Student Learning Outcomes 
 Students will reason with definitions & theorems, connect concepts, implement algebraic/computational processes, connect multiple representations, build notational fluency and communicate in the context of problems related to business and finance.

Description  
 Set theory, basic combinatorial analysis, introduction to probability, linear equations and inequalities, introduction to linear programming and the simplex method, introduction to matrix algebra with applications, Markov chains, game theory and mathematics of finance.


Course Objectives  
 The student will be able to:
 Determine the equation of a line, graph linear equations, and solve applications problems in business, science, and social science using linear models.
 Solve systems of linear equations graphically, using algebraic methods, and with matrices; solve applications problems in business, science, and social science using these methods.
 Understand matrix arithmetic and matrix algebra, and use it to solve applications problems in business, science, and social science.
 Model linear programming problems by constructing an appropriate linear program, and solve linear programming problems using both graphical methods and the simplex algorithm.
 Compute compound and simple interest, future and present value of an annuity and payments on a loan, and use the equations of finance to solve applications problems.
 Solve problems using sets and basic counting principles.
 Compute probabilities, including conditional probability, probability of independent events, using Baye's formula, and for binomial experiments.
 Solve problems using Markov Chains.
 Solve problems in game theory.
 Discuss mathematical problems and write solutions in accurate mathematical language and notation.
 Interpret mathematical solutions.

Special Facilities and/or Equipment  
  Graphing Calculator
 When taught hybrid: Four lecture hours per week in facetoface contact and one hour per week using CCC Confer. Students need internet access.

Course Content (Body of knowledge)  
  Determine the equation of a line, graph linear equations, and solve applications problems in business, science, and social science using linear models.
 Coordinate systems and graphs
 Slopes and equations of straight lines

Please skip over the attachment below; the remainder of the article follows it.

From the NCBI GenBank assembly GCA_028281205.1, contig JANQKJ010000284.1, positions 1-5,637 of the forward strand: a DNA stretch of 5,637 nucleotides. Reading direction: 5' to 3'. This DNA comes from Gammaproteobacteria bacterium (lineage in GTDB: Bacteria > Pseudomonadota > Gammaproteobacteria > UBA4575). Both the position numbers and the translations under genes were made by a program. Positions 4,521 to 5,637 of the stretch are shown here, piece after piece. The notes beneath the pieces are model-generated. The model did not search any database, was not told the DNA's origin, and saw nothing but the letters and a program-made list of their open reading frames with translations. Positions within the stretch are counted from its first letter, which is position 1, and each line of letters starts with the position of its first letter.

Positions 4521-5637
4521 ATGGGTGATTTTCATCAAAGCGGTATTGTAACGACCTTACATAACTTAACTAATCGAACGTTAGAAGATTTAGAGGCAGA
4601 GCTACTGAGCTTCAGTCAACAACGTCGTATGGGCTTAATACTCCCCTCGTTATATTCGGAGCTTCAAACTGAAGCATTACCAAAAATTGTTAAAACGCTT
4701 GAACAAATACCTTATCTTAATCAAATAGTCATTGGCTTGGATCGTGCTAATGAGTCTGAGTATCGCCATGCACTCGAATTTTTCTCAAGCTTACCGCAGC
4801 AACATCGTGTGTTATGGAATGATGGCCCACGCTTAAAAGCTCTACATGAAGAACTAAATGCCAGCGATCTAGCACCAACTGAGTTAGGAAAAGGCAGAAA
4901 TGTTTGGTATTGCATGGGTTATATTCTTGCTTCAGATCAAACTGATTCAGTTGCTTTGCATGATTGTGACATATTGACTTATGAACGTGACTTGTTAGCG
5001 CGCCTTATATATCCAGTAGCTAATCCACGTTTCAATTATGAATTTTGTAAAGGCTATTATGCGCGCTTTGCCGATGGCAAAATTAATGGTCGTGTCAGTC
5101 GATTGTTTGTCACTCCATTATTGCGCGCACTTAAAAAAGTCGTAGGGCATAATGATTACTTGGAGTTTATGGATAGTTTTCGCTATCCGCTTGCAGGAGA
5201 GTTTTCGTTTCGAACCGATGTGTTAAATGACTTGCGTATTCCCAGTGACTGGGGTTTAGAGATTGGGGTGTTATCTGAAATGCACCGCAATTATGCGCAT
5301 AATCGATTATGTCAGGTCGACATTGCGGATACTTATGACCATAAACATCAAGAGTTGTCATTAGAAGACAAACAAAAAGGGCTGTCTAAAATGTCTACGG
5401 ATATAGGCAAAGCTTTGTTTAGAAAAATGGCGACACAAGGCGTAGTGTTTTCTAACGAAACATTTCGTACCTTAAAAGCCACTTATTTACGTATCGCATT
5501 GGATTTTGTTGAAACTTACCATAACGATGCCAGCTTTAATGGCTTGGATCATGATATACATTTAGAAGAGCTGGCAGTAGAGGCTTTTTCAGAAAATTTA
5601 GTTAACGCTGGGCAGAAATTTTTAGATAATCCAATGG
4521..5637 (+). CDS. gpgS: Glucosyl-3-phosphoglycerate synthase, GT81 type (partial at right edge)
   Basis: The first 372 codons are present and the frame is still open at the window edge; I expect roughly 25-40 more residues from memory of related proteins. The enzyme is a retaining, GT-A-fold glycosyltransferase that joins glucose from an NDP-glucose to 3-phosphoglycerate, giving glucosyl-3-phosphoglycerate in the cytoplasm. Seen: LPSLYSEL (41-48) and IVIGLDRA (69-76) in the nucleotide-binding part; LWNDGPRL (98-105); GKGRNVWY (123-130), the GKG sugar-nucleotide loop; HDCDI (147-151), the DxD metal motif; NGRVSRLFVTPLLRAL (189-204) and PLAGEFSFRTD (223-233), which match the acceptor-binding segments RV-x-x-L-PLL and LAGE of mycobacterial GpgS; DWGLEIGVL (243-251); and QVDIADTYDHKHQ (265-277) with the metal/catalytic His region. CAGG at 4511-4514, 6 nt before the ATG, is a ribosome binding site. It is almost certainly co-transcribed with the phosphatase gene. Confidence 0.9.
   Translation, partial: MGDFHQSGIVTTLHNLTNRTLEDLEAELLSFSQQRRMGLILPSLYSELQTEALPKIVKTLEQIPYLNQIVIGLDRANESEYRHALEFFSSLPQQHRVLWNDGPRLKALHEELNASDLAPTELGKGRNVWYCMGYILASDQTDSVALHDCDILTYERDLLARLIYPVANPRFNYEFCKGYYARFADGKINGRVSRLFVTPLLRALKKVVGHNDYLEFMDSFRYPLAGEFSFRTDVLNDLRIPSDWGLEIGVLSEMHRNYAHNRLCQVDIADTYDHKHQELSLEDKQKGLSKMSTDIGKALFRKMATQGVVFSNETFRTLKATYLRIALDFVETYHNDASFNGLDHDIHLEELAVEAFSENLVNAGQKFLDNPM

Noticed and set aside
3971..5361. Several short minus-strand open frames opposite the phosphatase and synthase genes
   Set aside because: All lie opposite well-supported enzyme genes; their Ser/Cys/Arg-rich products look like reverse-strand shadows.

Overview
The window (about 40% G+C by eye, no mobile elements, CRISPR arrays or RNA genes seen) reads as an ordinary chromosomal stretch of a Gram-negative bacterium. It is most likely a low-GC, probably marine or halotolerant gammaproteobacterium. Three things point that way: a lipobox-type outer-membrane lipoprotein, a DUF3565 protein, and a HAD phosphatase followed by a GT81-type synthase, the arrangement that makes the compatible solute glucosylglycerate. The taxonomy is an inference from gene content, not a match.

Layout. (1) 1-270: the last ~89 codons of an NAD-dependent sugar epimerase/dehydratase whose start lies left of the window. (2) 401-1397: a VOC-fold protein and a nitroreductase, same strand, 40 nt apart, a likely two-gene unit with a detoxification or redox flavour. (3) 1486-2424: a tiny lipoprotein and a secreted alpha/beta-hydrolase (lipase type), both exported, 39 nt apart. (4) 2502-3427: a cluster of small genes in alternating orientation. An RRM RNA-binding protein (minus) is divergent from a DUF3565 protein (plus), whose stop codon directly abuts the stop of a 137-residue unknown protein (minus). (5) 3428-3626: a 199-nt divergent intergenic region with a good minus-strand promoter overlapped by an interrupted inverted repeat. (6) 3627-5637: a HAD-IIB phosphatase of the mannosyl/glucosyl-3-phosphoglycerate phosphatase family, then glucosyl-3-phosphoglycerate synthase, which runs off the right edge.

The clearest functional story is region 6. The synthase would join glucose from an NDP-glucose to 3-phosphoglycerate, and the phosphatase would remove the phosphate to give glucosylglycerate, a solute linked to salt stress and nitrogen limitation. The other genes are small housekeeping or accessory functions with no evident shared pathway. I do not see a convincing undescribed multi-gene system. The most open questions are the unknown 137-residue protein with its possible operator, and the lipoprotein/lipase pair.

Linear modeling with one line
 Solve systems of linear equations graphically, using algebraic methods, and with matrices; solve applications problems in business, science, and social science using these methods.
 Graphing method
 The substitution method
 The elimination method
 GaussJordan reduction
 Understand matrix arithmetic and matrix algebra, and use it to solve applications problems in business, science, and social science.
 Matrix addition
 Matrix multiplication
 Matrix algebra
 Inverse of a matrix
 Model linear programming problems by constructing an appropriate linear program, and solve linear programming problems using both graphical methods and the simplex algorithm.
 Linear inequalities in two variables
 The linear program for a linear programming problem
 Graphical methods
 The Simplex Algorithm
 Nonstandard and minimization problems
 Duality
 Applications to business, science, and social science
 Compute compound and simple interest, future and present value of an annuity, and payments on a loan; use the equations of finance to solve applications problems.
 Interestīsimple and compound
 Annuities
 Amortization of loans
 Applications involving the equations of finance
 Solve problems using sets and basic counting principles.
 Sets and Venn diagrams
 The multiplication principle
 Permutations and combinations
 Application problems using sets and basic counting principles
 Compute probabilities, including conditional probability, of independent events, using Baye's formula, and for binomial experiments.
 Sample spaces
 Calculating probabilities of events
 Discrete random variables and expected value
 Conditional probability and independence
 Baye's theorem
 Binomial experiments
 Solve problems using Markov Chains.
 Transition matrix
 State vectors
 Regular Markov chains
 Application problems using Markov chains
 Solve problems in game theory.
 Games and strategies
 Mixed strategies
 Discuss mathematical problems and write solutions in accurate mathematical language and notation.
 Application problems from business, economics, social science, and science
 Proper notation
 Interpret mathematical solutions.
 Explain the significance of solutions to application problems.

Methods of Evaluation  
  Written homework
 Quizzes and tests
 Proctored comprehensive final examination

Representative Text(s)  
 Waner S., Constenoble S. Finite Mathematics. 6th ed. Brooks/Cole Publishing Company, 2013.

Disciplines  
 Mathematics


Method of Instruction  
 Lecture, Discussion, Cooperative learning exercises.


Lab Content  
 Not applicable.


Types and/or Examples of Required Reading, Writing and Outside of Class Assignments  
  Homework Problems: Homework problems covering subject matter from text and related material ranging from 30  60 problems per week.
Students will need to employ critical thinking in order to complete assignments. Lecture: Five hours per week of lecture covering subject matter from text and related material. Reading and study of the textbook, related materials and notes.Projects: Student projects covering subject matter from textbook and related materials. Projects will require students to discuss mathematical problems,write solutions in accurate mathematical language and notation and interpret mathematical solutions. Projects may require the use of a computer algebra system such as Mathematica or MATLAB. Worksheets: Problems and activities covering the subject matter.Such problems and activities will require students to think critically. Such worksheets may be completed both inside and/or outside of class.